Benefits of using Wired Drill Pipe in coring operations; analysis of data from the North Sea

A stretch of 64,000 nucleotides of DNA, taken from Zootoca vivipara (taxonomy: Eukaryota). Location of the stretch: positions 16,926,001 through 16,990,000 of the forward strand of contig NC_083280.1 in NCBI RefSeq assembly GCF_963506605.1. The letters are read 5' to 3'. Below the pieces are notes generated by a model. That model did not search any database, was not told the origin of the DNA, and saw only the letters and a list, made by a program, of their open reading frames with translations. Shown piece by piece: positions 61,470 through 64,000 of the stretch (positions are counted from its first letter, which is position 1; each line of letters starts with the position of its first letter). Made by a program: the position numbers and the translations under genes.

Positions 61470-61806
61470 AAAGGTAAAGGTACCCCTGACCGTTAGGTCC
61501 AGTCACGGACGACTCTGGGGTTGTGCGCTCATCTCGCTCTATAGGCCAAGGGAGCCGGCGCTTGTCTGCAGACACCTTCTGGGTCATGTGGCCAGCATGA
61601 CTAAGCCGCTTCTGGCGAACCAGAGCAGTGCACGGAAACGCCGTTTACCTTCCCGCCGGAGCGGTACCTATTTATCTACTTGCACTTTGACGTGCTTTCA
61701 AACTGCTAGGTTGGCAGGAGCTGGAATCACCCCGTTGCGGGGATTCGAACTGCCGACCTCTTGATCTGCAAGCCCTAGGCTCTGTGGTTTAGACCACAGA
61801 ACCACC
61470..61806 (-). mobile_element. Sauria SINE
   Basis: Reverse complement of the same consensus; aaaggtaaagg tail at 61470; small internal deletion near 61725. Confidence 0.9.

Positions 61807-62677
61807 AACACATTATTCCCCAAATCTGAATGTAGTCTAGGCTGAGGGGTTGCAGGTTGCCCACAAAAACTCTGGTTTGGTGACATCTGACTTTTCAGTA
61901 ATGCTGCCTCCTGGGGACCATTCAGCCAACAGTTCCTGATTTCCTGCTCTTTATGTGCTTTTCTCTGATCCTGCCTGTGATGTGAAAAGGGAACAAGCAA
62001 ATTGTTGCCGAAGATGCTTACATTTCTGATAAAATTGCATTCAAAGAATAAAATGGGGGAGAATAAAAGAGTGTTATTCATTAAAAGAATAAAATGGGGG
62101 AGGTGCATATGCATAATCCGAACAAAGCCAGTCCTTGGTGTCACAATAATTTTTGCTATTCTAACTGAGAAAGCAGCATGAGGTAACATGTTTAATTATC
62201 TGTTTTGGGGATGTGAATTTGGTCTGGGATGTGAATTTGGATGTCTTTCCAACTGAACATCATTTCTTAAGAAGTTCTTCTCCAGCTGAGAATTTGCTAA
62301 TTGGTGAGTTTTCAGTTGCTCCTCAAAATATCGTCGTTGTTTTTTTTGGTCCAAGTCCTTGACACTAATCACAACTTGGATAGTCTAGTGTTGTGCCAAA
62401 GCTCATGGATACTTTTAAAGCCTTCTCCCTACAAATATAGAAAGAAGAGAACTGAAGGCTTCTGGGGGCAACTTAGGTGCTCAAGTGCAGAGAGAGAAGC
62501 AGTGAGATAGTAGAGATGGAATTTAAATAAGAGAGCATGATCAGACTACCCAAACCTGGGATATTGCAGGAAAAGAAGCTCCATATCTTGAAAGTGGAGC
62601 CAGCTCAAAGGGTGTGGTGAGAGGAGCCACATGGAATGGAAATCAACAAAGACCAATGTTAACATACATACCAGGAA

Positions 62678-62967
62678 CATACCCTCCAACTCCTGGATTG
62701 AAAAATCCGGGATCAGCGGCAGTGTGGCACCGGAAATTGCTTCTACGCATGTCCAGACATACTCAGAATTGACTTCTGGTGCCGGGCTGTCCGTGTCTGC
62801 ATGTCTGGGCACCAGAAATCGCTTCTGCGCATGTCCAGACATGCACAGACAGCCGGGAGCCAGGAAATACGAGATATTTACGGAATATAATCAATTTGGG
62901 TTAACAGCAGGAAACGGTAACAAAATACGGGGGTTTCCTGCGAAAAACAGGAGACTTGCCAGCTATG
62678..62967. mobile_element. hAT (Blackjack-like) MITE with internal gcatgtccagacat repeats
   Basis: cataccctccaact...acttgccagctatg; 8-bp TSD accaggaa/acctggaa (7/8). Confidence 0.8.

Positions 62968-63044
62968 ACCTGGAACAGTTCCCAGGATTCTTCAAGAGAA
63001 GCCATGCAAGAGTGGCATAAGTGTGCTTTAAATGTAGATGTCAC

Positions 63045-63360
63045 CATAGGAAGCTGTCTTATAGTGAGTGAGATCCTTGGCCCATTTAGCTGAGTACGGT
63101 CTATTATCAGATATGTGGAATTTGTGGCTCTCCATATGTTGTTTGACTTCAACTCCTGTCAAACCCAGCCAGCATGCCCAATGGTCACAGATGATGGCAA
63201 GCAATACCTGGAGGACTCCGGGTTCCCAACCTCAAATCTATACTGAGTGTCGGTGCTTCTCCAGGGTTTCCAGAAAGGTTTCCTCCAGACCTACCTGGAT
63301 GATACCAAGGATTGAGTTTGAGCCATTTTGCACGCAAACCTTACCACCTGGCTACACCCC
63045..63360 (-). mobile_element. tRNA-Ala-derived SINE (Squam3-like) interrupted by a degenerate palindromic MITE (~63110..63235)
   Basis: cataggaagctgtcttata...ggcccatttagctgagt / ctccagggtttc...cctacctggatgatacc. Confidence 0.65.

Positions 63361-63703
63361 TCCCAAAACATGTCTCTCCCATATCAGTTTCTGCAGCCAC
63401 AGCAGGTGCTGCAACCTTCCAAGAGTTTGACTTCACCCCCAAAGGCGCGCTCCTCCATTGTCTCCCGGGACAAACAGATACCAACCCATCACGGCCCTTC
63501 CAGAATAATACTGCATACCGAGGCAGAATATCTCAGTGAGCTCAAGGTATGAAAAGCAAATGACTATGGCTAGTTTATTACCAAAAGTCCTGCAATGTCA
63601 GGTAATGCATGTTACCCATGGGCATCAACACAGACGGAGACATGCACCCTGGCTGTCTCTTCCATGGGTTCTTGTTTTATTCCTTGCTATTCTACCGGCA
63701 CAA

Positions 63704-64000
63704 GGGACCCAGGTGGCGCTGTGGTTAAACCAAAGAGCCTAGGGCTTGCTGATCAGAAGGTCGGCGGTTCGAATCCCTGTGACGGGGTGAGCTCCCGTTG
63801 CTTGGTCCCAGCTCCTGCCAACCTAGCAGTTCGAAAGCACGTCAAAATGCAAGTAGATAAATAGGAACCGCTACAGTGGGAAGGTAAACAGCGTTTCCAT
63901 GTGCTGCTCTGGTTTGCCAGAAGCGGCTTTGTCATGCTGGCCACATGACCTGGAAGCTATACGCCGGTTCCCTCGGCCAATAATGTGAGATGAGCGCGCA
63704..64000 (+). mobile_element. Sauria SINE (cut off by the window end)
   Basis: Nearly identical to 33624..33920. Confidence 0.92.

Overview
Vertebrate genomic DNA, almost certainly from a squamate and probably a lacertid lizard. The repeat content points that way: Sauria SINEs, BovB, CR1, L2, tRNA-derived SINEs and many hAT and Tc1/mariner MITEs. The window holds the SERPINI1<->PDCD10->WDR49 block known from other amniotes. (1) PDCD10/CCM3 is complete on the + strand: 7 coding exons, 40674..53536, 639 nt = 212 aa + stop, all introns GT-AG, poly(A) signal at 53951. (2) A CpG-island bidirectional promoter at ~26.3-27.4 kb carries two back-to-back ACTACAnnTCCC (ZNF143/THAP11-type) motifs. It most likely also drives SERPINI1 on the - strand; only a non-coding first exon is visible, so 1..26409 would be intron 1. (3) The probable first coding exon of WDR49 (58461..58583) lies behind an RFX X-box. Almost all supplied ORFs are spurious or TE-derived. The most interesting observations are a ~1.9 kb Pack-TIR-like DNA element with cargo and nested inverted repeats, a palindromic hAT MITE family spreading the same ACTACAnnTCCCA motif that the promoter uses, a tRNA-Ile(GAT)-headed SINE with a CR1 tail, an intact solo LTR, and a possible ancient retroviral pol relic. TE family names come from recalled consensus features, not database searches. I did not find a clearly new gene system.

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Mud Pulse Telemetry (MPT) is the standard way of communicating with downhole tools on the Norwegian Continental Shelf today. Wired Drill Pipe (WDP) is a high-speed telemetry alternative to traditional telemetry systems. The WDP technology enables bi-directional data transmission at speeds up several magnitudes larger than mud pulse telemetry. This means getting memory quality downhole data in real time and being able to communicate commands to downhole tools much faster while drilling. With the search for new oil and gas reservoirs intensifying, the need for downhole information is bigger than ever. While formation logs taken while drilling provide a lot of information, the best way to obtain information about the formation properties is through core analysis. Coring is a time consuming and expensive operation due to low rate of penetration, time spent on tripping and difficulty with obtaining a full core, leading to unplanned runs and extra time. Vibrations and jamming are the main culprits for failure to obtain good core recovery. This thesis introduces the WDP technology and the possible advantages of such technology. A data analysis has been performed in order to evaluate the value of having real-time, downhole measurements in coring operations. Data was provided from Lundin Norway and National Oilwell Varco (NOV), and consists of eight core runs from an Edvard Grieg exploration well. A Dynamic Drilling Sub, placed in near the bit during coring, recorded the downhole data. Based on the data provided for this analysis it was found that it was not possible to predict jamming; no trends leading up to the jam were detected and having real-time downhole data did not give an earlier indication of jam than surface parameters alone. The surface parameters were in most cases sufficient to identify jam and correctly decide when to pull the string, but the downhole measurements are beneficial and provide a more accurate picture of downhole events.Since core jamming is one of the biggest reasons of failure in obtaining good core recovery, part of the focus of the analysis was on identifying jam and jam signatures . A jam signature was identified for Polycrystalline Diamond Compact core heads and a jamming signature was suggested when using diamond impregnated core head. Since only one core was confirmed to have jammed when using impreg core heads it is hard to verify the signature. These signatures can be used to create a warning system for the driller, and prevent the increased amount of data available at surface from creating confusion instead of confidence.It is definitely an advantage to use WDP in a coring operation, but based on the data analyzed in this thesis it is hard to say if using WDP in coring operations, alone, justifies the cost of implementing the technology.